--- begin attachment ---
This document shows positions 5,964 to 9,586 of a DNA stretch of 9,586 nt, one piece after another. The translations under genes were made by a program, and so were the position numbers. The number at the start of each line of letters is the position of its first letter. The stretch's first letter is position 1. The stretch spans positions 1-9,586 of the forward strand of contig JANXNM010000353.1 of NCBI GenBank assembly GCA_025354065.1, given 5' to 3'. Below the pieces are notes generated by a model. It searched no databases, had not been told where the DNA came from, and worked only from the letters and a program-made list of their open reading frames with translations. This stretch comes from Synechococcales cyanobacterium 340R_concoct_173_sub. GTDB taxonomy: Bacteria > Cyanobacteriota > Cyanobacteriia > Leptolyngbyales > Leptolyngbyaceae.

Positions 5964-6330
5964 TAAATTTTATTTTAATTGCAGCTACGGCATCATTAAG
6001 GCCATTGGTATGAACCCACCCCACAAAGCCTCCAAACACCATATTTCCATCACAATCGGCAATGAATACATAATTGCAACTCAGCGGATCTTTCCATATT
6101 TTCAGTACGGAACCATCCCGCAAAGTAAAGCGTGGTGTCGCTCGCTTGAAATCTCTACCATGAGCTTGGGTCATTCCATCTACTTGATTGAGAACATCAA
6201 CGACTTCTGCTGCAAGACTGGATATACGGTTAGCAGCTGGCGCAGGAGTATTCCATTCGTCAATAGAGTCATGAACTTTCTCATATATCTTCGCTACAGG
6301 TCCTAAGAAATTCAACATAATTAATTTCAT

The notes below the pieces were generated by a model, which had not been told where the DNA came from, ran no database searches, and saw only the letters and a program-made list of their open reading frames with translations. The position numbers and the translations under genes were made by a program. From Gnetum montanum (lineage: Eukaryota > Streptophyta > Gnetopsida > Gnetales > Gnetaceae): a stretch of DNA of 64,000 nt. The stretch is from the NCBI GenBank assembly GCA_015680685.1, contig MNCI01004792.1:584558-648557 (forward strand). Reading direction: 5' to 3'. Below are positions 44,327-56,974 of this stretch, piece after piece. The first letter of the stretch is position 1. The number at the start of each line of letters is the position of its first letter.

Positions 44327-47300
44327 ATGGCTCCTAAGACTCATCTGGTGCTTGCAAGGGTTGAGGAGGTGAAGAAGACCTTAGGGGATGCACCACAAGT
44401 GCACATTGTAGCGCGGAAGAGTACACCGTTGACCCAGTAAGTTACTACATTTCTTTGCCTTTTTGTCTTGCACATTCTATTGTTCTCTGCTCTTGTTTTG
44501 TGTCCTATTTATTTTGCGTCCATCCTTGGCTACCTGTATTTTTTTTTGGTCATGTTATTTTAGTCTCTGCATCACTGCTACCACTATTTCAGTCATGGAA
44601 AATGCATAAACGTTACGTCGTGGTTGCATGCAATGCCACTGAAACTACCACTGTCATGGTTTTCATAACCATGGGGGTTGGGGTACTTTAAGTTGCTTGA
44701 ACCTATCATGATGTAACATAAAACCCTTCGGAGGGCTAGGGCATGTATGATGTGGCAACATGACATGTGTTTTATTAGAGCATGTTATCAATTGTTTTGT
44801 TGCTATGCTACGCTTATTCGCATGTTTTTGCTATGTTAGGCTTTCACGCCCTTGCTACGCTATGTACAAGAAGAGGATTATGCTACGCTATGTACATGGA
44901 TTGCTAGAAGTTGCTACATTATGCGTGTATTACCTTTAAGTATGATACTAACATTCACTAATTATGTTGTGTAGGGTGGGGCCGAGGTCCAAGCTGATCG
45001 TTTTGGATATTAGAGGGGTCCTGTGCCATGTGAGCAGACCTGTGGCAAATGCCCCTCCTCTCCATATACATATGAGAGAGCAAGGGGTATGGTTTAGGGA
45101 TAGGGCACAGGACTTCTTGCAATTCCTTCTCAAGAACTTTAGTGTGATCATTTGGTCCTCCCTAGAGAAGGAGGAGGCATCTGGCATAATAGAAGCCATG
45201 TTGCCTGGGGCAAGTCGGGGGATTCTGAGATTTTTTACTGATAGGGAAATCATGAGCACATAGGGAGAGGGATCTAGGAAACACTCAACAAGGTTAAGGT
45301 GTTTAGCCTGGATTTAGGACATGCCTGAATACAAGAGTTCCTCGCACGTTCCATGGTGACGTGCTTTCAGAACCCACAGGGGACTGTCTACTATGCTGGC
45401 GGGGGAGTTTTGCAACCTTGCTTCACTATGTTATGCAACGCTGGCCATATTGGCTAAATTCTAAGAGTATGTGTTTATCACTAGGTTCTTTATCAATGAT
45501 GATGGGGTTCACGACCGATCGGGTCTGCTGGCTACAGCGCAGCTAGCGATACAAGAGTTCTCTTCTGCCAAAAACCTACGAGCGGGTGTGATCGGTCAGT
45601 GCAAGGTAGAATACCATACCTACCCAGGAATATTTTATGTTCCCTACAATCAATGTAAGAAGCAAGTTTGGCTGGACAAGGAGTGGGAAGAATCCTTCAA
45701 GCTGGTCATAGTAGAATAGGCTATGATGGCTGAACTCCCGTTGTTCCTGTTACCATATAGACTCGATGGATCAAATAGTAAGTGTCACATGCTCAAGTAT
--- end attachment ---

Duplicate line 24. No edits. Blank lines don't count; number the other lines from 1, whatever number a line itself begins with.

45701 GCTGGTCATAGTAGAATAGGCTATGATGGCTGAACTCCCGTTGTTCCTGTTACCATATAGACTCGATGGATCAAATAGTAAGTGTCACATGCTCAAGTAT